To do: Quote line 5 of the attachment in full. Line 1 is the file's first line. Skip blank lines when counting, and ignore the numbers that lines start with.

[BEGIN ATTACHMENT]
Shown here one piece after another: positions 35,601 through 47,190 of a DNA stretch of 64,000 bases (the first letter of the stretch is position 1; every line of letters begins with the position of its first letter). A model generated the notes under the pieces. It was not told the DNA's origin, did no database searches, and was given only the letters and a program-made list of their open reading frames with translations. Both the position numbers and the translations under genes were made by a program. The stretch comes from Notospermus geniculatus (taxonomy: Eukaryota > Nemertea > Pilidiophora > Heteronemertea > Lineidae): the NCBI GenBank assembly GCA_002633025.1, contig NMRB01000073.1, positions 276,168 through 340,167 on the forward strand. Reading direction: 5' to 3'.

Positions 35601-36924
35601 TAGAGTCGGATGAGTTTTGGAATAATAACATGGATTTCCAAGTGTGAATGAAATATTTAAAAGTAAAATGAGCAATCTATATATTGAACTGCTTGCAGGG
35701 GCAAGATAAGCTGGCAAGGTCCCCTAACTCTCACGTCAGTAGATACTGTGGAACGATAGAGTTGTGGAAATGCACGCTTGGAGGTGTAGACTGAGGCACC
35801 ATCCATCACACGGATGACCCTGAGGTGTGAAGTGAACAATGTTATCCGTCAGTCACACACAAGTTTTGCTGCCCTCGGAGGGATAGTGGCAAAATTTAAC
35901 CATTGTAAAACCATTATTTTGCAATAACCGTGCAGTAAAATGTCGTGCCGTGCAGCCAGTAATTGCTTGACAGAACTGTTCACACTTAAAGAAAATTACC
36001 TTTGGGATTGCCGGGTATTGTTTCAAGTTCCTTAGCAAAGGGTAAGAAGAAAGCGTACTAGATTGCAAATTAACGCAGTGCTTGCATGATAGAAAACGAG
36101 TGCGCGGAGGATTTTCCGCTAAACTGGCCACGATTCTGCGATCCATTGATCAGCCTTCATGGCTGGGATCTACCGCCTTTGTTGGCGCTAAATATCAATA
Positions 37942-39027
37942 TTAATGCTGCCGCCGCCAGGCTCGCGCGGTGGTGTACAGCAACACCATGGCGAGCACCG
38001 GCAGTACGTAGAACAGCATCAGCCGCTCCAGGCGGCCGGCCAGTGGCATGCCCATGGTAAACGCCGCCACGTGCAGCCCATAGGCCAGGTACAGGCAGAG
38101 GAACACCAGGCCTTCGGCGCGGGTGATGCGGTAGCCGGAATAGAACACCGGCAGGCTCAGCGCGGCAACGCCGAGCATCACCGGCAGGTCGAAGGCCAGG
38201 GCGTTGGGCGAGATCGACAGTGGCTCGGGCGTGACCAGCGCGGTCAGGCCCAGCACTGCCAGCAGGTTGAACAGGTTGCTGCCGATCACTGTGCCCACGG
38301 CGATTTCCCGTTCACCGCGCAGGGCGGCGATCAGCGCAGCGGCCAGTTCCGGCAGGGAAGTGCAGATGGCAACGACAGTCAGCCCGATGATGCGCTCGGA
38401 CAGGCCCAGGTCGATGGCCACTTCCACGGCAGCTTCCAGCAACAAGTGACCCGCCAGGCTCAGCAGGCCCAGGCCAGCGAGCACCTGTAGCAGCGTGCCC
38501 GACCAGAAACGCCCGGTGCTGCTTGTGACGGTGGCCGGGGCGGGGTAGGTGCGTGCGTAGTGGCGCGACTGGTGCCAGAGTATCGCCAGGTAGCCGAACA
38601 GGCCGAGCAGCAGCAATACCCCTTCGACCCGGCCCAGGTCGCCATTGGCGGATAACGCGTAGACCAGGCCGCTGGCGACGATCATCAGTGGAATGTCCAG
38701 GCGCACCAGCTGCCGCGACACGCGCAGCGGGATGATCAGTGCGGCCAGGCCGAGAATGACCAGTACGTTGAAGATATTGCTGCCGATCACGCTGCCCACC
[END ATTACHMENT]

35801 ATCCATCACACGGATGACCCTGAGGTGTGAAGTGAACAATGTTATCCGTCAGTCACACACAAGTTTTGCTGCCCTCGGAGGGATAGTGGCAAAATTTAAC